It is the event that has captured international headlines and captivated much of the world for the last two months: the disappearance of 43 students from rural Guerrero, Mexico. They were taken by local police, turned to a local gang and are presumed murdered. If that wasn’t enough, the governments timid response has reached a boiling point and there are now daily protests throughout Mexico demanding their return.

Mexico attorney general Murillo karam offered some details during the press conference last week: the bodies were left to burn for 15 hours and then tossed to a nearby river. Massive protests have ensued in Mexico City and abroad.

This Saturday, several Bay Area organizations have put together a march that will begin at noon at 24th and Mission to march and protest against the Mexican government response to what’s happened in Ayotzinapa, Guerrero.

Here’s some information on what happened:

On September 26, 43 student teachers were disappeared and six people died after an encounter with police in Iguala, Guerrero. The students from the rural school of Ayotzinapa, were raising funds and got a hold of buses to attend a bigger march in Mexico City to protest education reform in the midst of the 46th commemoration of the student killings in Tlatelolco on October 2nd, 1968.

Iguala’s mayor, José Luis Abarca, and his wife, María de los Ángeles Pineda, gave the order to municipal police to detain the students as soon as they reached Iguala because Pineda was afraid the students would disrupt the 2nd governance report of the mayor.

That day, six people were killed, three of them students and dozens more were taken by police and handed to Guerreros Unidos, a gang with family and political ties with Iguala’s mayor and wife.

22 municipal police were later detained for allegedly having participated in the disappearance and colluding with the cartel.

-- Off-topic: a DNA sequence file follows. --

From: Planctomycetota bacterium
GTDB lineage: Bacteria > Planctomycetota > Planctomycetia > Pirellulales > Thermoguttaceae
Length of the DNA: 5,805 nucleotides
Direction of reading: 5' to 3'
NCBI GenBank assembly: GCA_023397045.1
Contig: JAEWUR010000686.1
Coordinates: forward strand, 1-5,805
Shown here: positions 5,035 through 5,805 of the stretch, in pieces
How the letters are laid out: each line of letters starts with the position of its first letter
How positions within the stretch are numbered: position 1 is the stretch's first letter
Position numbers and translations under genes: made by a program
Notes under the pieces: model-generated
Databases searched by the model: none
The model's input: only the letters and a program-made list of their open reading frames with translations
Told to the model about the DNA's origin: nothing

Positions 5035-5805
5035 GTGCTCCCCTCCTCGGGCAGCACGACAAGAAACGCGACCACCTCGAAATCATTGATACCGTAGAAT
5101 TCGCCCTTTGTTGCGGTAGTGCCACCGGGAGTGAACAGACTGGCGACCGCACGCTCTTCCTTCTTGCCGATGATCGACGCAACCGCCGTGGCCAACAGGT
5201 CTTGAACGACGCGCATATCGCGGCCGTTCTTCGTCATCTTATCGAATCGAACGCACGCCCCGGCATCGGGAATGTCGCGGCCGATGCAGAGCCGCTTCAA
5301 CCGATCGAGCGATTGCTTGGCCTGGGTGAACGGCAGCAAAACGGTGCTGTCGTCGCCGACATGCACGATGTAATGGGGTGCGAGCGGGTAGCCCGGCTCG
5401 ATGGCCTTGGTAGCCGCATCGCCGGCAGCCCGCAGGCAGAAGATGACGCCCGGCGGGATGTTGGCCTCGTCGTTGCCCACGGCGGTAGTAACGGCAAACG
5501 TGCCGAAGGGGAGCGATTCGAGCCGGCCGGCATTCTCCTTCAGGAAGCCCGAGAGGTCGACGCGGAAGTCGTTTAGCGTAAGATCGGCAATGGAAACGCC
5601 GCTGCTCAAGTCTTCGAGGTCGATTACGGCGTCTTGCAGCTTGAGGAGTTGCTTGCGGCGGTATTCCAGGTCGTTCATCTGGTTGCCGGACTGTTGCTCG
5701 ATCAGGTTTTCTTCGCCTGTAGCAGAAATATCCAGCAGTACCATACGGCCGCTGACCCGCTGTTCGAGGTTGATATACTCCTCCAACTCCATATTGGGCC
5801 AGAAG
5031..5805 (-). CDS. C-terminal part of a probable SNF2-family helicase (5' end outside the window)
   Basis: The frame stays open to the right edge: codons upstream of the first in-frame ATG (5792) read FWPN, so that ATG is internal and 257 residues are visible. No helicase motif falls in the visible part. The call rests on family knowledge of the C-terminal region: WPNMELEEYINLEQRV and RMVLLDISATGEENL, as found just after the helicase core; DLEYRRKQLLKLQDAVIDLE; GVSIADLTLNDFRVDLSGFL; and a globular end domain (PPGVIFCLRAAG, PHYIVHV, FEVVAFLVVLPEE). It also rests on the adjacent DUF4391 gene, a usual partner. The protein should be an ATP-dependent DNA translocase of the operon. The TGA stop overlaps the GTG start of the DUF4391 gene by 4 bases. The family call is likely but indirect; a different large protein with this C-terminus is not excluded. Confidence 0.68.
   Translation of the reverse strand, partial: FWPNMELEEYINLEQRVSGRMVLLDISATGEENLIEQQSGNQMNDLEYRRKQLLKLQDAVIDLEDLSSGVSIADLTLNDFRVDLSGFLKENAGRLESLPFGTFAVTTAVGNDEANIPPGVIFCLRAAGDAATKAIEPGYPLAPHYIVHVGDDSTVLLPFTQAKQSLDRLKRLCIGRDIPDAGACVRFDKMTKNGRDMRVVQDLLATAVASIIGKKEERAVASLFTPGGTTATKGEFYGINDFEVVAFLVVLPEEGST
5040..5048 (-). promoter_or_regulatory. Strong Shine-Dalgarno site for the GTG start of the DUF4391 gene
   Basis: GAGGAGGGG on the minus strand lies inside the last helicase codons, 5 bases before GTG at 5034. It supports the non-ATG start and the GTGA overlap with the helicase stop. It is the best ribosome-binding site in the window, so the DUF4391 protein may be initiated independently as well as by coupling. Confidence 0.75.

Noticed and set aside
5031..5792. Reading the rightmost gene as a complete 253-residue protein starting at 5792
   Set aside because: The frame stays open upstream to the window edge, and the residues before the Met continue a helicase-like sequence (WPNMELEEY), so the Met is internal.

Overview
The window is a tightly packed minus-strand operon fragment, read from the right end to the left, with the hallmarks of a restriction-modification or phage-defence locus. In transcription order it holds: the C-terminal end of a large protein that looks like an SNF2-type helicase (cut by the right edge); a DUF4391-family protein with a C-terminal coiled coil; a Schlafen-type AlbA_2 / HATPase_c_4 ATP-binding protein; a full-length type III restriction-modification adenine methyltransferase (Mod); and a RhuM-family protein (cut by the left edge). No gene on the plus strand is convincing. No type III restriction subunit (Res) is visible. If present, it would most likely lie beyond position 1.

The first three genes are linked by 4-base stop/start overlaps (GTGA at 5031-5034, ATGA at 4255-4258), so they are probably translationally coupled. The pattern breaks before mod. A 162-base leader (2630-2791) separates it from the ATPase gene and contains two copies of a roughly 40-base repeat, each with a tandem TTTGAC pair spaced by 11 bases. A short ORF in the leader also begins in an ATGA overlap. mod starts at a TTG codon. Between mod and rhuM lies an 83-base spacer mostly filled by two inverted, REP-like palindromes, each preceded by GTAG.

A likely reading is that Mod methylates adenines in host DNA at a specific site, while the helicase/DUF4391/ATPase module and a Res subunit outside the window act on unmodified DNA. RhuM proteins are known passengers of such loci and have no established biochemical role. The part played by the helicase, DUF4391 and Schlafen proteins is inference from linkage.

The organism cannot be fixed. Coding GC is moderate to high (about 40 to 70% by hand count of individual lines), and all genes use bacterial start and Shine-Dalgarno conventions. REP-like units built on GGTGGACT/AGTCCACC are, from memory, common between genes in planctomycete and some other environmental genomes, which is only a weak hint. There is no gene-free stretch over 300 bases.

After that, the mayor and his wife fled the city of Iguala. They were found at a working class neighborhood in Mexico City on November 4th. However, Father Solalinde has challenged the ground in which the capture took place. Here’s a translation from an article published today by Aristegui Noticias:

Father Alejandro Solalinde said former mayor of Iguala, Guerrero, José Luis Abarca Velázquez, “was captured in Veracruz and a cover-up was put together in opposing territory in Mexico City, in Iztapalapa, were many voters are registered. Collusion with PRD was underlined there, the party that had been complacent of the PRI, same as the PAN.”

According to La Jornada, the priest’s statements were made before hundreds of students of the Universidad de Guadalajara who met at Enrique Díaz de León auditorium, for the conference Ayotzinapa, Truth and Justice.

Father (Solalinde) assured that the government knew well before what happened with the 43 student teachers from Ayotzinapa, but administered the information with elections in mind.

Solalinde stated that the federal government, through the PGR, “has been administering this information to take advantage of political times. It is not true that they are interested in the tragedy. They are interested in taking advantage from it for elections… It is about political damage control, a partisan damage control. They have been manipulating all information for the benefit of the PRI-government.”

Solalinde added that the PRI in Guerrero is looking to recuperate the state’s government through several strategies, such as criminalizing protests, blaming other and “showing that they can do it better”.